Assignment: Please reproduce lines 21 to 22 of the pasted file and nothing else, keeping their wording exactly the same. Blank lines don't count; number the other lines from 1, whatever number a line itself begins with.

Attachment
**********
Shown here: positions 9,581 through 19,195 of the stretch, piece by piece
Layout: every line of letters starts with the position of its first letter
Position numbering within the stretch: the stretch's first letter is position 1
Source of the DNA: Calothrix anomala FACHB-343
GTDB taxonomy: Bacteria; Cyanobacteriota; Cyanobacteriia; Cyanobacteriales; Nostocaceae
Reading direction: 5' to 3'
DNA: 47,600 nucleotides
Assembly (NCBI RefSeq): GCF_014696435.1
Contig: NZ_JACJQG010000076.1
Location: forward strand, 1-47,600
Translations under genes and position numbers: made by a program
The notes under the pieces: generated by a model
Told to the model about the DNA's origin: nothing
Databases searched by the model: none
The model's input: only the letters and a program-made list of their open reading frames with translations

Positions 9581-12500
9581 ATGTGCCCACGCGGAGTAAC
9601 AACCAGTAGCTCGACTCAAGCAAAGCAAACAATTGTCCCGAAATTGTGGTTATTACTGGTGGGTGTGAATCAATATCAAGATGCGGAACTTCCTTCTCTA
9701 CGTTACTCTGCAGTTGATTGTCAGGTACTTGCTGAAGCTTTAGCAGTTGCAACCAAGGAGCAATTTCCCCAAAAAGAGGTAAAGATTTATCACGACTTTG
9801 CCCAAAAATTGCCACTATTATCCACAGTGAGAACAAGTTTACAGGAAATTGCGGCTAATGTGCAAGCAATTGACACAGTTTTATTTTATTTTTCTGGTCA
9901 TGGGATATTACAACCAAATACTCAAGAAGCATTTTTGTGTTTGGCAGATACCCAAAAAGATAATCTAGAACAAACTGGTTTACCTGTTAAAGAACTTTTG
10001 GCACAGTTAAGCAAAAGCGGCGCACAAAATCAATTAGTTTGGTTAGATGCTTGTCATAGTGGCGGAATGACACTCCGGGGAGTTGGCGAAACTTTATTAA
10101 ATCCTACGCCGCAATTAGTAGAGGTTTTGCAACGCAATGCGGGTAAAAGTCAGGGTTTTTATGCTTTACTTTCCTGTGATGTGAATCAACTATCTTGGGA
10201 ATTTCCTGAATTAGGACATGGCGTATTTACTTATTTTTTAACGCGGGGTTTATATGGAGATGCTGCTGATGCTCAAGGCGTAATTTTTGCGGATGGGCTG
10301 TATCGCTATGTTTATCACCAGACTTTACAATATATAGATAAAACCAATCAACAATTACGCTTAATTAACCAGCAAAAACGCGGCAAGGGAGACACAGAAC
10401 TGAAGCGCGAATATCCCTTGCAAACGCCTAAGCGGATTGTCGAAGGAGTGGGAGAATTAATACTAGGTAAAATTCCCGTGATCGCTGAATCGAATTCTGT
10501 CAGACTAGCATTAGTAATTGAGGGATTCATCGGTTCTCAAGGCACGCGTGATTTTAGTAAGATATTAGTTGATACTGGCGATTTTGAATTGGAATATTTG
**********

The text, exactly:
9901 TGGGATATTACAACCAAATACTCAAGAAGCATTTTTGTGTTTGGCAGATACCCAAAAAGATAATCTAGAACAAACTGGTTTACCTGTTAAAGAACTTTTG
10001 GCACAGTTAAGCAAAAGCGGCGCACAAAATCAATTAGTTTGGTTAGATGCTTGTCATAGTGGCGGAATGACACTCCGGGGAGTTGGCGAAACTTTATTAA